As China returns to what it sees as its rightful place at the center of the world, its military will increasingly project its naval presence far beyond the Chinese coast, from the oil ports of the Middle East to the pirate-laden shipping lanes of the South Pacific — locations where thehas long reigned as the securer of the seas. In a strategy that Chinese admirals have dubbed "far sea defense," China's goal is to build warships that can escort long range commercial vessels that are, and will continue to be, crucial to the country’s economy.
As the world's leading exporter and a behemoth buyer of oil and other natural resources, China's bid to protect the seas is in part a natural result of its unprecedented economic growth. But it also forces the rest of the world to consider China's burgeoning naval prowess in a more hostile context. As General Wesley Clark explains in his Big Think interview, no government can predict the future, but the rest of the world is surely considering China's military capabilities.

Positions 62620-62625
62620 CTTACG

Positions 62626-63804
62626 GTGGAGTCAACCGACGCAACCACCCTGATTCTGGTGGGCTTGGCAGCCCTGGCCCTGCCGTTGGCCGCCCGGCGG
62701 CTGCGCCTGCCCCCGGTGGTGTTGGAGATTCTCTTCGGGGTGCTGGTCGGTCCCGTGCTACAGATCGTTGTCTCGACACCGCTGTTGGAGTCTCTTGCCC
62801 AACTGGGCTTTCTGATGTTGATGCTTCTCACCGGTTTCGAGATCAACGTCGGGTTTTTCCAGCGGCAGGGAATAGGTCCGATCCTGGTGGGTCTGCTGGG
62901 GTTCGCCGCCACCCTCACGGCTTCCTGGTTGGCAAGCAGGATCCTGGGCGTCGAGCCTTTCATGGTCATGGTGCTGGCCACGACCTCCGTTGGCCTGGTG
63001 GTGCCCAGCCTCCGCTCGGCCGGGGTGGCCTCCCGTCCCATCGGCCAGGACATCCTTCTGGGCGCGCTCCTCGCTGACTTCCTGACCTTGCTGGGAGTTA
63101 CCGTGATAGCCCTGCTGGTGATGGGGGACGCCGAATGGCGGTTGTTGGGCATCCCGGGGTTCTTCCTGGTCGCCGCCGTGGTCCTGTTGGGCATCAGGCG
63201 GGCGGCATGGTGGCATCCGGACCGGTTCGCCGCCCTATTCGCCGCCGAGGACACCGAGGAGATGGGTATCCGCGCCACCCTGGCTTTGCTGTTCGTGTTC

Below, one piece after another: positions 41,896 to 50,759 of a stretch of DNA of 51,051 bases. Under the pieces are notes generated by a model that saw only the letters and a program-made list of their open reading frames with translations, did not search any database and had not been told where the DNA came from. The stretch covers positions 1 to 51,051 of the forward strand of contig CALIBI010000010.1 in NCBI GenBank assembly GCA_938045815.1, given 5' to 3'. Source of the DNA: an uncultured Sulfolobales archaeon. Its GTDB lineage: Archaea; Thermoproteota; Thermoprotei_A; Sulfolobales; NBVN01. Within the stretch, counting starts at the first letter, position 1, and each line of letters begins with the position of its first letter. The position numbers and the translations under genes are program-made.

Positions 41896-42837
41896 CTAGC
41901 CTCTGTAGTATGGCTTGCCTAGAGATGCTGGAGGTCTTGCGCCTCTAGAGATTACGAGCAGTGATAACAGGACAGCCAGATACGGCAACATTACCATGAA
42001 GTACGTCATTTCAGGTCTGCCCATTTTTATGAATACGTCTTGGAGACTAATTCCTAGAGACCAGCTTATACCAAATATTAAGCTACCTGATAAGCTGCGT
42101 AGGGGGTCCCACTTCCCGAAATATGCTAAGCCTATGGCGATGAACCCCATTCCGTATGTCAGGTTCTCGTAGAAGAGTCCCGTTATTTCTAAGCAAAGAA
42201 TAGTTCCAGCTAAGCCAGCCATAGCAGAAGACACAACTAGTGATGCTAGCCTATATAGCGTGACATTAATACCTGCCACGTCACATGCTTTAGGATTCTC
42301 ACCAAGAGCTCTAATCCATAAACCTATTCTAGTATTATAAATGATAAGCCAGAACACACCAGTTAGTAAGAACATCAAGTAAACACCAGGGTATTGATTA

After all, China has openly tested long-range ballistic missiles that have capability of knocking out enemy aircraft carries and is currently developing a sophisticated submarine fleet that is already using to guard the the world’s busiest shipping lanes and areas rich in oil and natural gas that have become an ongoing source of territorial disputes between it and other Asian nations.